Thomas Booher Goes to [Reformation Bible] College - Our own Thomas Booher is currently attending Reformation Bible College as part of its inaugural class. Here some info: 'When Dr. Sproul first laid out his vision for Ligonier Academy and the college that would eventually develop here, he explained the world-changing work undertaken in John Calvin’s Geneva. Looking to that school in the mid-16th century, Dr. Sproul took encouragement for the educational goals he had in mind. It was there in Geneva in 1559, that John Calvin welcomed the first students to the Academy. That work blossomed within a few years as the Protestant refugees came from throughout Europe to learn God’s Word and be discipled for the hard work of reformation.'
Reformed And Charismatic? Horton Doesn't Think So - 'I do not find Grudem’s case for continuing prophecy persuasive. He clearly distinguishes prophecy today from the prophecy that delivered the sacred oracles of Holy Scripture. This is both the strength and the weakness of his position. Grudem believes that the kind of prophecy that is ongoing in the church is distinguished from preaching and teaching by being “a spontaneous ‘revelation’ from God….” (Grudem, Systematic Theology, 1058) In my view, this interpretation introduces a definition of prophecy that is not consistent with its practice in the apostolic church. Nowhere is prophecy distinguished by its spontaneous quality. Furthermore, in spite of his salutary caution against raising such prophecies to the level of Scripture, this interpretation still raises the question as to whether the Spirit issues new revelations that are not already communicated in Scripture. If prophecy is defined simply as Spirit-given insight into Scripture, then is this not synonymous with preaching?'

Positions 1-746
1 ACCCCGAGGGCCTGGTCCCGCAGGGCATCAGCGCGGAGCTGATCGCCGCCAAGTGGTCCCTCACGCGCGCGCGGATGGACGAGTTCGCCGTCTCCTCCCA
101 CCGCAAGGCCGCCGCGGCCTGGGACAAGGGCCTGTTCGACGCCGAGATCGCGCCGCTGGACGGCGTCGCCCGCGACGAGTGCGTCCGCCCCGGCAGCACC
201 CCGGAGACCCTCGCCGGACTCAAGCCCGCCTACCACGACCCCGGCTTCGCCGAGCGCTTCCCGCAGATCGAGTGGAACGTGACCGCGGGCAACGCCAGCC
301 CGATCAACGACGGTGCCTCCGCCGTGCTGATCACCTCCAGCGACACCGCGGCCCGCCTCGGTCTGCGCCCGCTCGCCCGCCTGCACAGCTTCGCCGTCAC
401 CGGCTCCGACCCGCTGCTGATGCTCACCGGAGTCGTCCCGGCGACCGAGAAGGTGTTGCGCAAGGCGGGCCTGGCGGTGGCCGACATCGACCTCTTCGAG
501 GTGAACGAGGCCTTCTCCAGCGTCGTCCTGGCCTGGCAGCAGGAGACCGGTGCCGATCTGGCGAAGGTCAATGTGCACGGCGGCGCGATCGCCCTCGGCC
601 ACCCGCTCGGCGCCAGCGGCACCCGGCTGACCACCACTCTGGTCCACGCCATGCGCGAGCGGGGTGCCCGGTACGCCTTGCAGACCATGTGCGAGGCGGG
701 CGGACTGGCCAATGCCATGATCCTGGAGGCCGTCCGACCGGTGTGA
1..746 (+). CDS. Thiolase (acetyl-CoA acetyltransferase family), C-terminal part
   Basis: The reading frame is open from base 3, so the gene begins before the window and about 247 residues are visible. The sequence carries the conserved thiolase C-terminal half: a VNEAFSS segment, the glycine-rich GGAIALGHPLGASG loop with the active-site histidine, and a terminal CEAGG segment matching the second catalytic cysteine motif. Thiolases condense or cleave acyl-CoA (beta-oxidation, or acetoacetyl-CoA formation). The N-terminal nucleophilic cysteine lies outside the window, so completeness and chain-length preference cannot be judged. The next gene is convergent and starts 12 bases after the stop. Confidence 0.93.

Why Pragmatism Is Not Enough For Christians - 'The strange reality is that God specializes in using sinful means to bring about glorious ends. The Bible is full of examples of this. Through outrageously sinful, treasonous acts committed against the Creator of the universe, the Lord brought about the most God-glorifying act in all of history. Were we to judge this pragmatically, we could excuse the actions of those involved, from the religious leaders who demanded his crucifixion, to the secular leaders who ordered his death and who nailed him to the cross. But the Bible would never allow us to go there; it would never allow us to minimize the horror of such sin.This means that statements like, “God used it” or “God can use it” or “God will use it” or “Look what God is doing!” are not enough. We need to look to the Bible as our ultimate standard of what is right and what is wrong.'
Huge Online Discussion About Grace and Effort - 'William B. Evans and Sean Michael Lucas have been engaged in a profitable discussion over at Reformation 21 on sanctification and the gospel. Here are their exchanges... Rick Phillips also added a helpful and important post summarizing seven assertions about the relationship between justification and sanctification. As I’ve mentioned before, Kevin DeYoung and Tullian Tchividjian have been engaged in a longer—though less direct—discussion addressing similar issues... I am thankful for this iron-sharpening-iron among friends done in a respectful and edifying way.'